‘Fight for women’s hockey’: Visibility for sport must continue after 2022 Winter Olympics, players say – USA TODAY

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BEIJING — Kendall Coyne Schofield became emotional after the United States women’s hockey team lost the 2022 Winter Olympics gold medal game to Canada. The defeat, however, was not why tears were suddenly welling up in the American captain’s eyes.

“I know there’s a lot of young girls watching back home. I hope,” Coyne Schofield said, her voice cracking.

She continued: “Women’s hockey cannot be silent after these two weeks. They need to be able to see themselves in us. And it can’t be silent. It can’t just not be visible because it’s not the Olympic Games. We need to continue to push for visibility. We need to continue to fight for women’s hockey. Because it’s not good enough. It can’t end after the Olympic Games.”

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Coyne Schofield summarized the paradox that faces women’s hockey. Every four years it assumes a spotlight during the Winter Olympics, and the USA-Canada rivalry is a main attraction for NBC and other rightsholders. But once the medals are handed out, women’s hockey recedes into the shadows for nearly four years, only to be propped up again once it’s time.

The issue, Coyne Schofield’s teammates agree, is visibility.

“Our game is not shown enough,” U.S. forward Amanda Kessel told USA TODAY Sports before the Olympics. “It’s not talked about enough. It’s not covered enough. It’s really hard for people to see us and see all the talent that there is. I think that’s ultimately where all the problems start.”

There is some television coverage in the months leading up to the Games – exhibitions against Canada in October and December were occasionally aired on NHL Network. It’s not enough, Kessel said.

“It’s just so sparse,” Kessel said. “We have a few games on TV (before the Olympics), then in the Olympics, we gain so much traction.”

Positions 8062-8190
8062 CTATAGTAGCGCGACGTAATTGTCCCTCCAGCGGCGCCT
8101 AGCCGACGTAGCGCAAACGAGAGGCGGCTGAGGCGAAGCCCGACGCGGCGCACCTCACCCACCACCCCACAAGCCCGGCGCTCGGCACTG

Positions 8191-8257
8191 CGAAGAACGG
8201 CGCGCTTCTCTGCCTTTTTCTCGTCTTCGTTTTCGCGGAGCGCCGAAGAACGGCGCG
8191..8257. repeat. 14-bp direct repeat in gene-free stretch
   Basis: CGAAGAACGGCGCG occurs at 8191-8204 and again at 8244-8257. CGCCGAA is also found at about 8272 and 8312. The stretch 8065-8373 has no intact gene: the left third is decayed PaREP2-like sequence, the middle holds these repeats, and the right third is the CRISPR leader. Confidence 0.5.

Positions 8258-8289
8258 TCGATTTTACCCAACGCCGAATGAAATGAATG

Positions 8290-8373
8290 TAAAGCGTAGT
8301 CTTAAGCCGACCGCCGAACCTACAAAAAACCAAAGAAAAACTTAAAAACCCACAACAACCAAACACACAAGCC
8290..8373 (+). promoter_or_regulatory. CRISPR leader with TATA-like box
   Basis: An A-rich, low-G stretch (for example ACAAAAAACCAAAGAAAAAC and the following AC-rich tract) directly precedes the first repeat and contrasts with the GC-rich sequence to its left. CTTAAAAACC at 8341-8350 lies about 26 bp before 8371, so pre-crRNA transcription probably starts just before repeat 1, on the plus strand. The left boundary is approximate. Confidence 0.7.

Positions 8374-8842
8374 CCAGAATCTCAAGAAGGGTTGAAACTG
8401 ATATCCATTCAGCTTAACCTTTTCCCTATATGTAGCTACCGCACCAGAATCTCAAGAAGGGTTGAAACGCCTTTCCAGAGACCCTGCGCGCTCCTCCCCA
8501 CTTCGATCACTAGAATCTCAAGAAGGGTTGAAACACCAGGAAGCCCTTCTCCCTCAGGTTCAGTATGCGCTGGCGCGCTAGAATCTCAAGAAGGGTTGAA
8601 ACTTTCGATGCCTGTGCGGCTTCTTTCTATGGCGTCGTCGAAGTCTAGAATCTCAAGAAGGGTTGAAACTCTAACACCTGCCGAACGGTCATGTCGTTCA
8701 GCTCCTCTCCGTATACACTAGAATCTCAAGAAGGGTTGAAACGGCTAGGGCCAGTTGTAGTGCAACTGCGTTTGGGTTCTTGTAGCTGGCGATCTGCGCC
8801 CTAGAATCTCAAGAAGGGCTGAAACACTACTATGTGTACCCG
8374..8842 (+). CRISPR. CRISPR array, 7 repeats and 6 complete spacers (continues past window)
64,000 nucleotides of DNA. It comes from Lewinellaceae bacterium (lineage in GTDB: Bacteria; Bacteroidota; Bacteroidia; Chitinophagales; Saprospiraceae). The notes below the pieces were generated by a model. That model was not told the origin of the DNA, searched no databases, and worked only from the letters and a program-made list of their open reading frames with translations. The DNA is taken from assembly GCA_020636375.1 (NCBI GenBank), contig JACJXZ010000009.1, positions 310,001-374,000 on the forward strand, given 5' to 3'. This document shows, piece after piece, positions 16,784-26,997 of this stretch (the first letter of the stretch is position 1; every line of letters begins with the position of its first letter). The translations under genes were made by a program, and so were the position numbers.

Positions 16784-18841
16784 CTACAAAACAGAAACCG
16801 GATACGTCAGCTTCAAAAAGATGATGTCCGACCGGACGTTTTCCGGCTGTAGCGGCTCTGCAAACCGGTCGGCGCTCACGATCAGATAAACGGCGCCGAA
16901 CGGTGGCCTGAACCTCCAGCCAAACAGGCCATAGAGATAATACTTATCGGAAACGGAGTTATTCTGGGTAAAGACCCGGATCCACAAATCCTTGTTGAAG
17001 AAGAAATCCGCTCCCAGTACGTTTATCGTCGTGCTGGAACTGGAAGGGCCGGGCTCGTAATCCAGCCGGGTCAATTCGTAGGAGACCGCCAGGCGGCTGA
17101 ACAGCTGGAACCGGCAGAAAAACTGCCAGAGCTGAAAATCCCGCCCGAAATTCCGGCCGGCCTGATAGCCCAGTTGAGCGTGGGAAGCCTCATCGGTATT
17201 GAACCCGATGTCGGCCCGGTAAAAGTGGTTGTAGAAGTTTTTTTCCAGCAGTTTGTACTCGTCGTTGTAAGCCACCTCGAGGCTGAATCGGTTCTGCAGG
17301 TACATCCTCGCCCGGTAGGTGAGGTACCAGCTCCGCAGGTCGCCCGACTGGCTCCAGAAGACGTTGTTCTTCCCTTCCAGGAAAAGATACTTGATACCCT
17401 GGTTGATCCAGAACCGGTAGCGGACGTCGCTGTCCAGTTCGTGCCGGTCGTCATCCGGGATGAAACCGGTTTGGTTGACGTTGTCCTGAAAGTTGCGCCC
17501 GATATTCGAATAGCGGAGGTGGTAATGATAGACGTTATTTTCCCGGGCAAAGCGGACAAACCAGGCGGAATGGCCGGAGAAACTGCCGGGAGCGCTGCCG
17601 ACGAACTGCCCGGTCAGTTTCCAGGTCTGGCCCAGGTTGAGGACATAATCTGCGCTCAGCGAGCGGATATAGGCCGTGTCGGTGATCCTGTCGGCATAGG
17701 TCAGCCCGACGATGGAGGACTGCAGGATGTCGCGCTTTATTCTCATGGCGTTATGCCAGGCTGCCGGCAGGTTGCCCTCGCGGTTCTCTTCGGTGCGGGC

Afterward, “it just falls off.”

“I think once we can get that consistency of being on TV, that’s when our game will really start to take off,” Kessel said.

Players on both sides of the border formed the Professional Women’s Hockey Players’ Association, and there’s the Premier Hockey Federation (formerly the National Women’s Hockey League), which received $25 million investment from its Board of Governors in January.

But the PHF doesn’t include the world’s best players. The top female players formed the PWHPA in 2019 after the Canadian Women’s Hockey League collapsed earlier that year.

“The best players in North America aren’t in anything that exists other than the PWHPA,” U.S. forward Hilary Knight told USA TODAY Sports prior to Beijing. “And I think those questions wouldn’t be around if we were guys. It would be like ‘OK, the best players are playing there, we’re supporting the PWHPA.’

“Appreciate talent when you see talent. You like the game of hockey, follow who you want, but if you like the landscape and developing and pushing the sport to the next level, I would say look no further than the PWHPA.”

Of the professional players – several are in or entering college – who skated in the Beijing gold medal game, all but two are part of the PWHPA. (Americans Alex Carpenter and Megan Bozek played professionally in China prior to joining the Olympic roster.)

Any on-ice animosity between the cross-border rivals disappears in the endeavor of growing the game.

“We’re really good friends,” Canada goaltender Ann-Renée Desbiens said of the Canadian and American players, noting that nearly all played with or against each other in college hockey. “We know what’s most important.”

She added: “As soon as the Olympics are over, we’re probably going to connect and make sure we do what’s best for us and (what we need to do) to grow the game – not only in North America, but across the world.”

This is an additional goal of the PWHPA despite consisting of almost entirely North American talent. Skilled players from Finland, the Czech Republic, Japan and elsewhere could help fill out rosters and bring a global element to the organization.

In turn, Knight hopes, it will force international federations to invest more in their women’s hockey programs, from the grassroots levels up – making the Olympic competition more balanced in future decades.

Resolving other issues – juggling full-time jobs away from the ice, finding practice times and reserving ice space, figuring out who will be the massage therapist or physiologist on hand for training that day – will also accelerate the support and growth of women’s hockey.

“When those things get taken care of,” Knight said, “this game’s going to be so much better for it.”

Follow Chris Bumbaca on Twitter @BOOMbaca.